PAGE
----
SEATTLE, Nov. 1, 2018 /PRNewswire/ — Americans who moved in the past year tended to move into less-expensive housing markets, a trend that is magnified when looking at women with a newborn baby – and can mean a difference of more than $100,000 in some markets.
Across the country, women with a newborn who moved in the past year – whether or not they moved with a partner other family members – moved to a housing market where homes cost $11,500 less than where they moved from, according to a new Zillow® analysis of home value and Census datai.
Housing and childcare costs are two of the most expensive things to budget for, with childcare adding thousands of dollars a year to a family’s expenses. The cost of childcare was the most commonly cited reason young adults are having fewer children, according to a recent New York Times surveyii. And while mortgage payments nationally are still relatively affordable compared with historic norms, in some major markets mortgages are less affordable than they were historically, with others nearing that tipping point. It isn’t a surprise that families might look to save money on housing when they have a new child. Parents with a new baby may also move to be closer to family, find a bigger home, or settle in their preferred school district.
“Having a baby dramatically changes your life and can radically change your idea of the ideal home. Maybe you need more space both indoors or out, maybe you need to save somewhere, anywhere, to make up for the additional cost of childcare. Our analysis shows that whatever the motivation, many families are making parenthood financially easier by moving to more affordable markets,” said Skylar Olsen, Zillow’s director of economic research and outreach. “Moving can be a stressful process, especially for new parents, but the benefits of their new home – financial or otherwise – may well outweigh that stress.”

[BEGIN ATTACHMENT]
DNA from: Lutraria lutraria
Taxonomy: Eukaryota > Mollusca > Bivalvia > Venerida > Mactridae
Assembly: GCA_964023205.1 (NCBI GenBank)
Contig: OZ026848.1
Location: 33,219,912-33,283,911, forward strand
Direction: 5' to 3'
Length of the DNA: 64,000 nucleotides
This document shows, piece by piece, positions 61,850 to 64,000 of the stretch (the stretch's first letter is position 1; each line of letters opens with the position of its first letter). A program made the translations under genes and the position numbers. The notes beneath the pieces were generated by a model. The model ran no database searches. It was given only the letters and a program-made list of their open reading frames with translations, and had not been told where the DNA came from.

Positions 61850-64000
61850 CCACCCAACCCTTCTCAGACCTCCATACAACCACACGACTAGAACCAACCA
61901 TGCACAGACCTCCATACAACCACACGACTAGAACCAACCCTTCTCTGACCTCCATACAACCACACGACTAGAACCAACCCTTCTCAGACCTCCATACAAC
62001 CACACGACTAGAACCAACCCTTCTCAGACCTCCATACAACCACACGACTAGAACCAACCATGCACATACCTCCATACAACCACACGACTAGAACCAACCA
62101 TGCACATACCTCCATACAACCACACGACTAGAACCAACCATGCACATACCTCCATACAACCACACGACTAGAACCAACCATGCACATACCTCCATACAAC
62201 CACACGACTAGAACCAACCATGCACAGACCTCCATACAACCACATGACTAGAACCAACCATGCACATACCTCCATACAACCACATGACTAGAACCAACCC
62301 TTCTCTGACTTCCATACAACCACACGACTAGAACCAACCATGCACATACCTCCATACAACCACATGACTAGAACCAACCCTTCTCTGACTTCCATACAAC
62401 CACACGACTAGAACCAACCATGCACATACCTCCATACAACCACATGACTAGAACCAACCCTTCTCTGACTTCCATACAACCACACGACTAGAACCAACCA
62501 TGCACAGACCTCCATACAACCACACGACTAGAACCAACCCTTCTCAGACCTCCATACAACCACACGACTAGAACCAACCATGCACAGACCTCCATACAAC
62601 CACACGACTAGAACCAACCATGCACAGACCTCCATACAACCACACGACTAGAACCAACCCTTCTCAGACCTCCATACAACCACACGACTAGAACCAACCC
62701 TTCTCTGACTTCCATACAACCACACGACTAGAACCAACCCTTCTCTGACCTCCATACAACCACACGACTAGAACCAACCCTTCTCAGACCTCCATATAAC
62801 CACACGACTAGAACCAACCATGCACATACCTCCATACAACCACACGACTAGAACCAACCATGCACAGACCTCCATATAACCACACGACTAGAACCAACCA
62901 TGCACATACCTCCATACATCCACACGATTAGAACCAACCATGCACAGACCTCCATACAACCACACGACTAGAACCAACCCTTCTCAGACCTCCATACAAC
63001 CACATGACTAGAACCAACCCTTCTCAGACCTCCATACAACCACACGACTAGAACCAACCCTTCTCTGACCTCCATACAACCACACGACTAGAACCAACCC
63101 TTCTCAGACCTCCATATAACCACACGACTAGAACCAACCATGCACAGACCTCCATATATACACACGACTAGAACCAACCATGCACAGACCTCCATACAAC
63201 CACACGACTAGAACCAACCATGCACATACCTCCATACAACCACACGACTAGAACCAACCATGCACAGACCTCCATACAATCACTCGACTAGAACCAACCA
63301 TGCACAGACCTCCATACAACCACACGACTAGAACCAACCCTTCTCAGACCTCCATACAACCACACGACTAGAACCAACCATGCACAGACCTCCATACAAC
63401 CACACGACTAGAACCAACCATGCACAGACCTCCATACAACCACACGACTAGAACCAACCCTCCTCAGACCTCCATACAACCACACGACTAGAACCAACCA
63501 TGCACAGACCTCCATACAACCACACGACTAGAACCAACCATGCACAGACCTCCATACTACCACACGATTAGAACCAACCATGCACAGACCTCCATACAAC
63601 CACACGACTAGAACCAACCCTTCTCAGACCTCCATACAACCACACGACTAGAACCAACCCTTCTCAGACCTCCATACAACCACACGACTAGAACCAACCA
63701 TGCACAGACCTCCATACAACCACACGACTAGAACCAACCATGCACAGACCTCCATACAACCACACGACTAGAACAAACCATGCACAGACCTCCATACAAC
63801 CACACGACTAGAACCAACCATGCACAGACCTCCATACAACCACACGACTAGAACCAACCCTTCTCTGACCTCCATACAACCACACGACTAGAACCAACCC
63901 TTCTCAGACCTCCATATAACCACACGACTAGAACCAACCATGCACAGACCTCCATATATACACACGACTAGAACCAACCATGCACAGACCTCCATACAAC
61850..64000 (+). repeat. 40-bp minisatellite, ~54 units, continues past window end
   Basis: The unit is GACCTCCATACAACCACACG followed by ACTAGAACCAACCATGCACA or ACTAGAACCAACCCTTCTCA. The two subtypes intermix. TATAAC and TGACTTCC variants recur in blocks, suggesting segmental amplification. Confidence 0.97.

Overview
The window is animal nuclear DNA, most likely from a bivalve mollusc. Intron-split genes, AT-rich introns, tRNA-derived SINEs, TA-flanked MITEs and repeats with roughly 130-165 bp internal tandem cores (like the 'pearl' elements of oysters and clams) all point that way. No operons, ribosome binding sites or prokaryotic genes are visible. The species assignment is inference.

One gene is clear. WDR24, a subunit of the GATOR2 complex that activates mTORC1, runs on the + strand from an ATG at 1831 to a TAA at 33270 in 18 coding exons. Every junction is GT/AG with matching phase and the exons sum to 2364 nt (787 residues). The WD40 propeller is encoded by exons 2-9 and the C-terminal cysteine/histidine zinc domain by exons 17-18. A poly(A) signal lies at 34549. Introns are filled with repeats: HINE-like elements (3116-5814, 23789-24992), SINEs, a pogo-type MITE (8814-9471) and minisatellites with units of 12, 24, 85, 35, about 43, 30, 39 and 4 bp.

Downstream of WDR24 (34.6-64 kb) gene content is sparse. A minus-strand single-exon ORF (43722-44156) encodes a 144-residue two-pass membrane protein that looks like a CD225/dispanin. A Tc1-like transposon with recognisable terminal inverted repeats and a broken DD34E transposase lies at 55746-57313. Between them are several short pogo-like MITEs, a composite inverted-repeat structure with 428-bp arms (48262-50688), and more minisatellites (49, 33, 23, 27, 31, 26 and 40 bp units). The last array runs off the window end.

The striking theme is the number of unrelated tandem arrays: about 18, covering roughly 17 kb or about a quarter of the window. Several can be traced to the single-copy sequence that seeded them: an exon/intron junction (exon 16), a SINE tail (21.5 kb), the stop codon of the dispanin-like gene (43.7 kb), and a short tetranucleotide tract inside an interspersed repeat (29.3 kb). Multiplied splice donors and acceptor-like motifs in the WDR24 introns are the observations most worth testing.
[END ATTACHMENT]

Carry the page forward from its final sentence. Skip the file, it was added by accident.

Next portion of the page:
In 26 of the 35 largest U.S. metro areas, women with newborns who moved ended up in a cheaper housing market. While the same was true for similar households in 22 of the biggest metros, the post-move savings were greater for those with newborns ($11,500) than those without ($9,000).
Los Angeles-based women who recently moved with a newborn settled in places where median home values are $165,800 lower than where they came from, the biggest decline in housing costs between their new and old communities. Women in Seattle with a newborn saw the biggest jump to higher home values after they moved, with the median home worth $34,300 more in their new location.
The biggest difference in housing costs between those moving with or without a newborn baby is in San Francisco. Women with newborns moved to places where home values are $129,000 lower than where they came from, while those who moved without a new child ended up in more expensive areas, with home values $150,700 higher.
Median Change in Home Values After Moving
With New Baby
Without New Baby
New York, NY
Los Angeles-Long Beach-Anaheim, CA
Dallas-Fort Worth, TX
Miami-Fort Lauderdale, FL
San Francisco, CA
Minneapolis-St Paul, MN
San Diego, CA
St. Louis, MO
San Antonio, TX
Kansas City, MO
Las Vegas, NV
San Jose, CA
Zillow is the leading real estate and rental marketplace dedicated to empowering consumers with data, inspiration and knowledge around the place they call home, and connecting them with great real estate professionals. In addition, Zillow operates an industry-leading economics and analytics bureau led by Zillow Group’s Chief Economist Dr. Svenja Gudell. Dr. Gudell and her team of economists and data analysts produce extensive housing data and research covering more than 450 markets at Zillow Real Estate Research. Zillow also sponsors the quarterly Zillow Home Price Expectations Survey, which asks more than 100 leading economists, real estate experts and investment and market strategists to predict the path of the Zillow Home Value Index over the next five years. Launched in 2006, Zillow is owned and operated by Zillow Group, Inc. (NASDAQ: Z and ZG), and headquartered in Seattle.
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i This analysis compares women aged 15-50 who had a baby in the past year with women aged 15-50 who did not have a baby in the past year. It does not specify who else may have moved with them, whether a partner or other family member.
iii The metro area given is the metro where the women currently reside.
iv Due to rounding, the number reflected in the Difference column is not the exact difference between the rounded home values in the previous columns, but is the most accurate representation.